The Results

While McGivney didn’t begin the program for medical reasons, in just over two and a half months, without eating specifically to lose weight, he shed 32 pounds and was able to go off of his blood pressure medication. “Regardless of whether you want to call it paleo or not, it’s hard to argue with the advantage of a diet consisting of foods found in nature rather than those found in packages,” Kubal says. Whether or not you believe you should eat like a caveman, it makes sense that there must be nutritional benefits to eating natural foods as opposed to packaged and highly processed ones.

When asked if he considers this program one his family will continue, McGivney replies in the affirmative. “Absolutely, it’s a long-term change; maybe a little variation on holidays…but it will be long-term.” With the McGivneys mostly paleo, their children are also involved. Son Kenny, 14, likes the food his mother prepares using the paleo program, though he still takes peanut butter and jelly sandwiches to school for lunch. Christopher, 12, is not sure yet. “Of course I don’t like it,” he says, “because it’s good for me.” But he does admit to liking the meat and fruit. Daughters Chloe, 2, and Paige, 11 months, are too young to comment. “If you’re on the fence, give it a try,” Kubal suggests. “If you don’t feel better, you can always go back to what you did before—but it’s highly unlikely that you’ll want to.” •

If you’re interested in following a low-carb diet, you might be wondering if the Paleo diet fits the bill. After all, the Paleo diet focuses on whole, unprocessed foods and avoids many high-carb options like grains and sugars. But is it truly a low-carb diet? We’ll explore the link between the Paleo diet and other low-carb diets like Keto, Atkins, and the Mediterranean diet. We’ll also dive into the history of the Paleo diet and its evolution, as well as the role of carbs in the Paleo and low-carb diets. Finally, we’ll discuss how to design a low-carb Paleo diet plan, including which foods to eat and which to avoid. So if you’re curious about whether the Paleo diet is low-carb, keep reading!


The History Of The Paleo Diet And Its Low-Carb Connection

The Paleo diet, also known as the caveman diet, is a dietary approach that mimics the eating habits of our paleolithic ancestors. This way of eating emphasizes whole foods and avoids processed foods, legumes, and dairy products. The Paleo and keto diets share similarities in their low-carbohydrate approach, as both aim to restrict carbohydrate intake to induce ketosis, a metabolic state that promotes fat burning. While the Paleo diet doesn’t necessarily require strict low-carb eating, it tends to be naturally low in carbs, with many followers limiting their carb intake to around 50-150 grams of carbs per day. In contrast, the keto diet allows for only 20-50 grams of carbs per day, and focuses on high-fat, moderate-protein foods to induce ketosis. Both diets can result in weight loss and improved health, but the strict low-carb approach of the keto diet may not be suitable for everyone, especially those with higher carb allowances or who prefer a more flexible approach for long-term weight management.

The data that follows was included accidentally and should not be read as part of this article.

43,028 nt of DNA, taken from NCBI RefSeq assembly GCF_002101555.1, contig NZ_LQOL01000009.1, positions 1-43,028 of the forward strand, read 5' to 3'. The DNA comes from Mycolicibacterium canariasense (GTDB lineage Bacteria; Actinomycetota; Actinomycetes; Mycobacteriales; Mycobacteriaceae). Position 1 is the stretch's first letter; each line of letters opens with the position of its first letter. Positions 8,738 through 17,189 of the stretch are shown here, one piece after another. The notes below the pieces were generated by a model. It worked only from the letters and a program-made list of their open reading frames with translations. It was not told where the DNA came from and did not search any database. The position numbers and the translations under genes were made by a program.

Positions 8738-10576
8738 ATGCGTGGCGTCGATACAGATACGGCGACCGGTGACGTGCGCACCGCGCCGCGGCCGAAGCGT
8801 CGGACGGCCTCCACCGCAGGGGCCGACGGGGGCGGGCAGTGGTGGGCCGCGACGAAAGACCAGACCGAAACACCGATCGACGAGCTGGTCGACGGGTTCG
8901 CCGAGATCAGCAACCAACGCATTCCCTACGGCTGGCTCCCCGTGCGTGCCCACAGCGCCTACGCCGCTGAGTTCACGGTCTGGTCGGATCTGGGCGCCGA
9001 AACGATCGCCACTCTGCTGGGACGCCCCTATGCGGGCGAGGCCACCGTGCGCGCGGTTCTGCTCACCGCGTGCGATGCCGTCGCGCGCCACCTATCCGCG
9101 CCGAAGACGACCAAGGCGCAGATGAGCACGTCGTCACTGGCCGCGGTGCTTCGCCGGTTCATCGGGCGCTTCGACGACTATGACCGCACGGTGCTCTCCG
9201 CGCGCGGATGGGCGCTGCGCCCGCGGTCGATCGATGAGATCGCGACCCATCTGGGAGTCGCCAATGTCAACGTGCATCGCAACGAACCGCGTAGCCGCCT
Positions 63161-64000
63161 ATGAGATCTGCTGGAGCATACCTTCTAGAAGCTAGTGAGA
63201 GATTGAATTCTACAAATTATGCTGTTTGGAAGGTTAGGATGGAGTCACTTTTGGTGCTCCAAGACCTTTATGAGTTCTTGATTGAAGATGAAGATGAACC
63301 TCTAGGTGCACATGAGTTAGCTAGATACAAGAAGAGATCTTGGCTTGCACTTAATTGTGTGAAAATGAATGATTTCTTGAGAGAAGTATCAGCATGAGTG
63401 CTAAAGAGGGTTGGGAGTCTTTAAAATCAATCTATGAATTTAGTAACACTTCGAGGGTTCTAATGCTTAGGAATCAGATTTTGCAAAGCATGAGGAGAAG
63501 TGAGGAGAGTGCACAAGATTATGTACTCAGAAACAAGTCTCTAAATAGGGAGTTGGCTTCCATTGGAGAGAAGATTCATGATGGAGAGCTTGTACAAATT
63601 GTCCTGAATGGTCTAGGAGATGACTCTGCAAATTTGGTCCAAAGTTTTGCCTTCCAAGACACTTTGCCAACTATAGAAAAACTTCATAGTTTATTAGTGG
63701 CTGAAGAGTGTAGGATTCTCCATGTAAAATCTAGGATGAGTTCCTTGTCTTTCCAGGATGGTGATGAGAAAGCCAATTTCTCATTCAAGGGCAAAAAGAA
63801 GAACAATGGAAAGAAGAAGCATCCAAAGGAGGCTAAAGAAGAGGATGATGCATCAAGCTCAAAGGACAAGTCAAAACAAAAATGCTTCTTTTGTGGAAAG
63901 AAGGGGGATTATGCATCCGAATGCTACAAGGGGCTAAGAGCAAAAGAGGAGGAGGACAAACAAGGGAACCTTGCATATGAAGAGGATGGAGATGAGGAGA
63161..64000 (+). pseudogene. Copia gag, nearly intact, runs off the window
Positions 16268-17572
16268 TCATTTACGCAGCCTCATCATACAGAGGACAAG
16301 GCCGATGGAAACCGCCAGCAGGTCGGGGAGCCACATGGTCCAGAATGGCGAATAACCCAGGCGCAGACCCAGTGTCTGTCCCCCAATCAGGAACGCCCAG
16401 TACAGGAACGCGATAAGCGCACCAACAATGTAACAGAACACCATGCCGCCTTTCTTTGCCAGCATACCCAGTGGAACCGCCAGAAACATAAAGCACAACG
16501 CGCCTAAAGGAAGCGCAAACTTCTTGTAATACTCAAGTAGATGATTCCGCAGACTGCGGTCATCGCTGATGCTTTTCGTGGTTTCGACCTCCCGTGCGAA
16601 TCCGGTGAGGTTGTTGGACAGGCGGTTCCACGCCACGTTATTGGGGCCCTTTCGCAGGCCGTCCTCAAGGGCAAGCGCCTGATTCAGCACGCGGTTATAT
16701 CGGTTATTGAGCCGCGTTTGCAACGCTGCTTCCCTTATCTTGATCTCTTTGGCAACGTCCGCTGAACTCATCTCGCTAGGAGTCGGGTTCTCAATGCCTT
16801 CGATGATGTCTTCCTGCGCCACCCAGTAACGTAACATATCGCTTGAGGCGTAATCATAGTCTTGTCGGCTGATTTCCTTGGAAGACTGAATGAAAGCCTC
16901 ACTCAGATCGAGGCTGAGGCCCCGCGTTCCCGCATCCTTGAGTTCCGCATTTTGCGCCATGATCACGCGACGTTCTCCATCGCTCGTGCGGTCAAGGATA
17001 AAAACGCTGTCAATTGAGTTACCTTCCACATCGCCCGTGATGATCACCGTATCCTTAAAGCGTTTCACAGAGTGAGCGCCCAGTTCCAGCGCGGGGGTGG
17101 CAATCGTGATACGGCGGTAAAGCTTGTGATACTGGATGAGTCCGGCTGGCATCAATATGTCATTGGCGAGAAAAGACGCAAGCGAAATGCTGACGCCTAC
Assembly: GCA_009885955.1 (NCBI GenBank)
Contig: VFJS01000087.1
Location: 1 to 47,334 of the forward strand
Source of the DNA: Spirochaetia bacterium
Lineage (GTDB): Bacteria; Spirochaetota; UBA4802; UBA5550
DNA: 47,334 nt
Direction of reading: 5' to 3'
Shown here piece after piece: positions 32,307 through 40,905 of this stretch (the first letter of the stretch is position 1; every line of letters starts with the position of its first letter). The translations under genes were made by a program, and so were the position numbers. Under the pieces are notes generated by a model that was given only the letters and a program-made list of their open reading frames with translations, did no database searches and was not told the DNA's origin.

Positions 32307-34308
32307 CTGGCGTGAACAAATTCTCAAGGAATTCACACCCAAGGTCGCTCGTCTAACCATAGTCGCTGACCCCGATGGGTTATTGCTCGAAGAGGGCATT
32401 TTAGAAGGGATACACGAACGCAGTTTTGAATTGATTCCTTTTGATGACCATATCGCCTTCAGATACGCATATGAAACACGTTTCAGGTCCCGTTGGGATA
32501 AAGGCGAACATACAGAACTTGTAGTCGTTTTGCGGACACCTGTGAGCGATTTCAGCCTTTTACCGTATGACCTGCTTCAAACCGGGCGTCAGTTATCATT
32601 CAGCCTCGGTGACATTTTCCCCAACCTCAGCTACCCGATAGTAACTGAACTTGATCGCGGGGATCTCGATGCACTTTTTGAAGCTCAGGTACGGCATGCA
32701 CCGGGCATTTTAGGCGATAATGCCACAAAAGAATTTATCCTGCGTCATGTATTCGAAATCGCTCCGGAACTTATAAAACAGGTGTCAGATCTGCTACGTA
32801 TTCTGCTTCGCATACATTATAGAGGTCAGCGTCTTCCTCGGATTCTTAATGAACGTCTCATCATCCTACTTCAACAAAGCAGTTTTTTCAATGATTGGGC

The Role Of Carbs In The Paleo And Low Carb Diets: What You Need To Know

Carbohydrates are a major macronutrient that provides energy to the body, and their role in the Paleo and low-carb diets can vary. While the Paleo diet emphasizes whole foods, including healthy fats and natural sources of carbohydrates, it tends to naturally limit carb intake and may not be as strict in its low-carb approach as the keto diet. In contrast, the keto diet limits carb intake to induce ketosis, a metabolic state that promotes fat burning. Both approaches can help with weight loss and improving health, but it’s important to consider individual needs and preferences when choosing a diet plan. People with type 2 diabetes, for example, may benefit from a low-carb plan, while those following a Paleo lifestyle may prefer eating whole foods like bacon and vegetables.

Comparing The Paleo Keto Diet With Other Low-Carb Diets: Pros And Cons